Global efforts to halt species loss by protecting 30 per cent of Earth’s marine and land area by 2030 – a target at the focus of international negotiations set for later this year – are unlikely to succeed without “transformative” parallel changes in the way humanity uses the planet’s resources, an expert report has found.
While protecting habitat is essential for conserving nature as a general principle, the report highlights the growing body of evidence that suggests that multiple, interlocking threats to global biodiversity need to be tackled in a more comprehensive and internationally collaborative way to rescue the planet from a human-caused mass extinction over the coming decades.
The report, authored by more than 50 researchers in 23 countries, examines the scientific foundation of the proposed goals for the United Nations Convention on Biological Diversity, an agreement to which Canada is a signatory.
When representatives of participating countries gather for a UN biodiversity summit in China this April, those goals are intended to take the convention past 2020, the year that a previous set of targets expired. At the core of the plan is the goal, sometimes referred to as “30 by 30,″ for what percentage of their territory countries should be setting aside for protection by the end of the current decade.
The authors of the new report say the goal is an important one but on its own is not sufficient to arrest the degradation of ecosystems, because it does not deal directly with several threats to biodiversity beyond loss of habitat, including pollution, climate change, overharvesting and invasive species.
“The reasons why those things happen are fundamentally social and economic,” said Andrew Gonzalez, a conservation biologist at McGill University in Montreal and a co-leader of the report, which was released on Wednesday.
Dr. Gonzalez took on the role through his affiliation with GEO BON, an international biodiversity observation network. He added that the organization of the global economy around resource extraction and trade, without factoring in consequences to the biosphere, are unsustainable and detrimental to both people and nature in the long term.
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Even the approximately 40 per cent of the planet’s area that is used mainly to supply human needs should be managed in a way that takes nature into account. To that end, the report stresses the importance of ending subsidies in agriculture and other sectors that incentivize harming the environment.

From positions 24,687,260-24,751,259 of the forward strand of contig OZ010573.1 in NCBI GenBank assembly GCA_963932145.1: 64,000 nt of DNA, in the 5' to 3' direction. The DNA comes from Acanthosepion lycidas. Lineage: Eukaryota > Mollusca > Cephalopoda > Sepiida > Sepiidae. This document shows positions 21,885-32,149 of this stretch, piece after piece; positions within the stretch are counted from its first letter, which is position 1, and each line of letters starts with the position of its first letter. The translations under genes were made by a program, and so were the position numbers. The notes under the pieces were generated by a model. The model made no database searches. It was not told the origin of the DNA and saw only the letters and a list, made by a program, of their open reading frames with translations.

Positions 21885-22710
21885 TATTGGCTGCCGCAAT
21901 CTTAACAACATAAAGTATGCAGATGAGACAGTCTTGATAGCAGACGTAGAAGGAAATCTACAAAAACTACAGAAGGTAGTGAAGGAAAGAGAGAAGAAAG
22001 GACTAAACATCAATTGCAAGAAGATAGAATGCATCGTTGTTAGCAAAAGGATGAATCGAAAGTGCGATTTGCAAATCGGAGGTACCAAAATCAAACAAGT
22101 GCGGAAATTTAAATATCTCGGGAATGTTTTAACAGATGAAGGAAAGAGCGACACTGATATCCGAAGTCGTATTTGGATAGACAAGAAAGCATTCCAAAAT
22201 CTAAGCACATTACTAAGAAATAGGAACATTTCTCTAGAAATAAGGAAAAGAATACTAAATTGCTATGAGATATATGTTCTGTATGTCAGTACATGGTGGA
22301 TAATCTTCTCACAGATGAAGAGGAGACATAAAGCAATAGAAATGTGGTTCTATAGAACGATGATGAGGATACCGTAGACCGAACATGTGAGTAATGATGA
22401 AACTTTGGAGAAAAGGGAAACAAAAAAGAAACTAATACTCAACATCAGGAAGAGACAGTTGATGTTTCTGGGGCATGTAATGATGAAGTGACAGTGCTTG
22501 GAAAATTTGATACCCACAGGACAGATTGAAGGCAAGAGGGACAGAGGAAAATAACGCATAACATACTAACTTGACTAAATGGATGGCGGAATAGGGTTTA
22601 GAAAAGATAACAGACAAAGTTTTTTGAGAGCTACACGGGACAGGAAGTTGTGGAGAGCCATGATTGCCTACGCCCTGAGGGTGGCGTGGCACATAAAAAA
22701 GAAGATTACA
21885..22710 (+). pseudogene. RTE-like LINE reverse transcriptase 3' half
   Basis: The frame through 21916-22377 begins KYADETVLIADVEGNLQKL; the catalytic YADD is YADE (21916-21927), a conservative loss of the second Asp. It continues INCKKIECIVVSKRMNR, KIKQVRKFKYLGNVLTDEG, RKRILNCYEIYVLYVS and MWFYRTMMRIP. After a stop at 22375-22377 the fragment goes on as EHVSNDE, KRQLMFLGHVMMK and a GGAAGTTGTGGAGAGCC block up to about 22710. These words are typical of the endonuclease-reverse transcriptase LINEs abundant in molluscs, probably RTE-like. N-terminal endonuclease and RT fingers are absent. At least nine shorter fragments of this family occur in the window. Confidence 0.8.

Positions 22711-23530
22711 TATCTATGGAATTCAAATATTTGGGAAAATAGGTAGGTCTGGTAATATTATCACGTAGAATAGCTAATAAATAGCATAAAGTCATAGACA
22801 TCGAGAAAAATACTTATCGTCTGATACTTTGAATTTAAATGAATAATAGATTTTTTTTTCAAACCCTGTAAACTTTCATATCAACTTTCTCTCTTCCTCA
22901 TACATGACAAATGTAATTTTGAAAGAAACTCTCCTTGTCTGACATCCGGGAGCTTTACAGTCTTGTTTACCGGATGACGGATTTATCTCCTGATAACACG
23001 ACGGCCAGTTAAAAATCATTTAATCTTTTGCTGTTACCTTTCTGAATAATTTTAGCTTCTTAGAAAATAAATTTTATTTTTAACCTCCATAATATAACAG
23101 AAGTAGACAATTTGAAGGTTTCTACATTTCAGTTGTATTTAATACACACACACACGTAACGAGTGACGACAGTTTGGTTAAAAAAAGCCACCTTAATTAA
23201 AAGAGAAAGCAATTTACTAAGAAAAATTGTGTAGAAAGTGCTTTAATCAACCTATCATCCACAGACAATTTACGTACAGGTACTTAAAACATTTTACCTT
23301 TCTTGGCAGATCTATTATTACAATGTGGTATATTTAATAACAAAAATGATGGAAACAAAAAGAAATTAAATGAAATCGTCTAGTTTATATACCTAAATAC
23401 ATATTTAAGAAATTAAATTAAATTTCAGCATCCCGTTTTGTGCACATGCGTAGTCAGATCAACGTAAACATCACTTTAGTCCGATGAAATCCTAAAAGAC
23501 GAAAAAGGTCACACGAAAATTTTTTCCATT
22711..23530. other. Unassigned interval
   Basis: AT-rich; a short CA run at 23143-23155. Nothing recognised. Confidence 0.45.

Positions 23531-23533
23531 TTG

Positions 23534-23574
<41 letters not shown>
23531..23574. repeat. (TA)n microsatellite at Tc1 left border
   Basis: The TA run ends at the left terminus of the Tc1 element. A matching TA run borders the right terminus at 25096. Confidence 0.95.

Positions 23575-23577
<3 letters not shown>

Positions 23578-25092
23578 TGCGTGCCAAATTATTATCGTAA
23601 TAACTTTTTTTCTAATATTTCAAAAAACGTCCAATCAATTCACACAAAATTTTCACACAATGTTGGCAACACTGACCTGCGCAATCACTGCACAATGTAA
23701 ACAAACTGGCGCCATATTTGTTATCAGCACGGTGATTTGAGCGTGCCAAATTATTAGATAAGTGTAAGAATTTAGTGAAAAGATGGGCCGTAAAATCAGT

“Right now, there’s no effort to align our modes of production and consumption with the status of ecosystems and the way they function,” Dr. Gonzalez said.
The report includes a series of recommendations that include better co-ordination of conservation efforts at local, regional and national scales with frequent assessments of the progress being made. The authors noted that most sampling of biodiversity is conducted in places that are within 2.5 kilometres of a road, and that approximately 93 per cent of the world’s biodiversity remains unmeasured. To remedy the situation, the report recommends investment in a global monitoring system, along with better tools to forecast trends.
“Monitoring guides effective decision-making,” Dr. Gonzalez said. “Because we don’t know what the biosphere is going to look like a century from now … we have to iterate, we have to measure, and then we look to see if there’s a difference between our expectations and where we need to be.”
The report also stresses that the long timelines involved in restoring and maintaining natural habitats, such as forests and coral reefs, is one reason why countries need to act now to ensure that another longer-term UN goal is met: putting global biodiversity on a path to recovery by midcentury.
“I certainly think they make a strong case that we need transformative change if we want to live on a planet that we share with other species and not some kind of bio-desolate wasteland like see we showing up in our science-fiction television and movies right now,” said Alana Westwood, an assistant professor of resource and environmental studies at Dalhousie University in Halifax who was not involved in the report.
Dr. Westwood said the report captures a changing dialogue among conservation scientists that increasingly frames environmental problems, such as climate change and species loss, as interconnected and unsolvable unless tackled together as part of a broader approach to utilizing the planet more responsibly.
In this respect, she said, the report hews closer to Indigenous-informed values that emphasize taking from the environment only what is needed for individuals and communities, rather than generating large amounts of waste as a byproduct of maximizing profits.
Mike Gill, a Nova Scotia-based program director with NatureServe, an international organization that gathers biodiversity data, acted as a reviewer on the report. He said the document helps fill the gap between broadly and sometimes imprecisely worded international goals with the more specific policy choices that countries must make regarding their own share of the planet’s natural assets.
“The decisions that make or break biodiversity on a daily basis are governed at the national scale,” he said.
He added that another area where the report makes an important contribution is in its analysis of the effects of international trade on biodiversity and the need for better ways of measuring those effects.
“You can have a situation where a country like Canada feasibly meets all of its targets by 2030 … where we do all the right things within our borders, but still, through our trade and consumption patterns, drive massive biodiversity loss in tropical areas,” he said.
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